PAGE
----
The right defensemen stepped right into the pass back and unleashed a feared slap shot heading straight at the goalie but a Ranger was there to early as the muffled sound of puck hitting shin pads rang through the building. The puck ricocheted towards the far side boards and a Ranger picked it up and started up the ice. The Ranger forward picked his head up only to see 220 pound Thomas Gerter come flying at him. The Ranger forward had no time to get the puck away or even move out of the way of the coming freight train. He took the crunching shot, his body crumpling like a rag doll and slammed into the boards. A deafening crash struck throughout the arena, The Linesmen’s hand shot up like it was out of a cannon. A penalty on the Sharks was coming. In the meantime the crowd was going crazy, the arena was shaking and everyone was out of their seats high fiving and throwing drinks in the air. The Ranger was slow to get up, the puck was behind him and; Kyle touched it up.
The whistle of the linesman sounded and the crowd was brought out of their trance and started to realize what had taken place. A single BOO jeer was heard, and just like a waterfall they kept coming and soon the whole stadium was booing the referee. The referee looked as if he had gotten shot, Kyle skated back to the bench and Grady had a look of anger on his face, and he talked with the slightest interest.
            “Get the first kill out there; I want this to be killed. Kyle go talk to the referee, I want an explanation for this bull.”
        Being the captain, Kyle slowly skated out toward center ice to have a chat with the referee. On seeing Kyle skating to center ice, to chat with the referee, the Ranger’s coach immediately sent out his captain.
        “What did you call that?” Kyle inquired.
        “I had him for boarding,” the linesmen replied.
        “Boarding are you kidding? He was right next to the boards.”
        “Well he took a run at him,” the referee lashed back.
        “But taking a run isn’t boarding.”
        “He was near the boards though.”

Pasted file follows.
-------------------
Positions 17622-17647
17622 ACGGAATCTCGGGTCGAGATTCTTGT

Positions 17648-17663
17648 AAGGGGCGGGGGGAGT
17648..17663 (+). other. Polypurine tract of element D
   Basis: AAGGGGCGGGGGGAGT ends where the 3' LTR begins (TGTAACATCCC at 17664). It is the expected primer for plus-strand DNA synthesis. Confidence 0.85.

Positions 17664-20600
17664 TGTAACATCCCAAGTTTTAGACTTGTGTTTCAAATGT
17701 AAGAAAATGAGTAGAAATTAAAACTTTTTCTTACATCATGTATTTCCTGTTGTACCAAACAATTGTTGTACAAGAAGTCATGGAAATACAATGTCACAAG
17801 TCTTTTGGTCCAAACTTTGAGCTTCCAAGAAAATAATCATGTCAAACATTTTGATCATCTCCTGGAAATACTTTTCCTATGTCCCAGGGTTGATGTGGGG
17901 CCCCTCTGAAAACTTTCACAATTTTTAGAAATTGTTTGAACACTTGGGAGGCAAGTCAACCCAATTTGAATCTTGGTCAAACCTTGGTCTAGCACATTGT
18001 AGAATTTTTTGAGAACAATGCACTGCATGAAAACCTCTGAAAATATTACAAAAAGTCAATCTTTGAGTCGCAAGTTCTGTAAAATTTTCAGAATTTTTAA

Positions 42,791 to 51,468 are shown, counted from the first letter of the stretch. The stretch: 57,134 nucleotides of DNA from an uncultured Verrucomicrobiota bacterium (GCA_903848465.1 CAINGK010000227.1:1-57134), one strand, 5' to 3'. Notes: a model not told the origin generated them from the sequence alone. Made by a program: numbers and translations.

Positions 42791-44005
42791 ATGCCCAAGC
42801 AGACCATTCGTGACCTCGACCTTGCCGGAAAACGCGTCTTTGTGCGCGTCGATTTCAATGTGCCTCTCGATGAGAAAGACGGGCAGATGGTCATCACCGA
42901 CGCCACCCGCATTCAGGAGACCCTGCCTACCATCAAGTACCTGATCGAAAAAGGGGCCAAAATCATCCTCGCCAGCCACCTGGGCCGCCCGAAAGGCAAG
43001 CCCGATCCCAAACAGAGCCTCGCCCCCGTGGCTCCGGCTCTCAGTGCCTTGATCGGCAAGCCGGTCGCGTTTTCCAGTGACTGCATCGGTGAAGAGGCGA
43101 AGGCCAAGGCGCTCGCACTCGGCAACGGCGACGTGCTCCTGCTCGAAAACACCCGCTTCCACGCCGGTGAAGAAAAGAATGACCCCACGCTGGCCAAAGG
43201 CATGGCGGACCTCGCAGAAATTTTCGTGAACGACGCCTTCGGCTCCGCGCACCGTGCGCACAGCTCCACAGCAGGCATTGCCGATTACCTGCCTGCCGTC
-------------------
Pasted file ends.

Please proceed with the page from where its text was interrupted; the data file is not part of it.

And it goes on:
“Well, I don’t want to see anymore calls like that,” Kyle said as he turned around and headed toward the face-off dot. The Sharks had to kill two minutes of the Rangers power play, but then once they killed it off there was going to be one second left. Little did the hockey world know was that one second would change history.
        Once again, Kyle crouched down into his low stance with legs spread wide. The referees hand moved the slightest and Kyle sprung into action. He pulled his blade forward then back and he felt the puck on his blade, he suddenly pulled it back and it hit the stick of Retinck, who then gave the puck a hard wrap around the board. The Ranger defensemen saw it coming, he rushed to keep it in the zone but he couldn’t. The puck squirted behind him and tricked on the face off dot. The other Ranger defensemen sprinted to get to the puck but Kyle was too quick, anticipating a move like this; he rushed to the blue line and picked up the puck. He suddenly felt one of his legs give out like it had been yanked from under him.
An “awwww” fell across the crowd. Once again the referee’s hand shot up out of a cannon indicating another penalty. Jim Halbirts rushed to the spot of the puck and the whistle blew. After realizing that there was a penalty the crowd got into it with Stand up San Jose blaring on the loud speakers. It was Game 7 1:53 seconds to go and three on three for the rest of the overtime. As Kyle lined up to the face-off dot he noticed something odd. There was no defenseman back for the Rangers. With the face off on the left neutral zone dot, Kyle got into his crouch as usual but this time he leaned forward. The referee’s hand moved the slightest bit but Kyle didn’t move the puck hit the ice and a light tap got the puck moving forward. The puck was soon between the Ranger’s centers legs and Kyle was around him streaking toward the net all alone him and the goalie.
He crossed the blue line and there was no one within 10 feet of him. The crowd slowly started to stand on their feet and a silent hush went over the crowd. He approached the face-off dot and saw the goalie was coming out of the net to cut down the shot angle. So Kyle knew he would now deke him. He made a swift move to the left hand but then he pulled the puck back to his toe, and yanked it back. As the goalie lunged his stick out to try to stop it Kyle just slid the puck five hole.
        Kyle had just won the Stanley Cup for the Sharks as the lights went off and a blinding spotlight blinked on him as he skated to greet his jubilant teammates. The teal and gold streamers rained down as his teammates formed a huddle around Kyle. His dream had come true. 

The author's comments:
This is a good piece that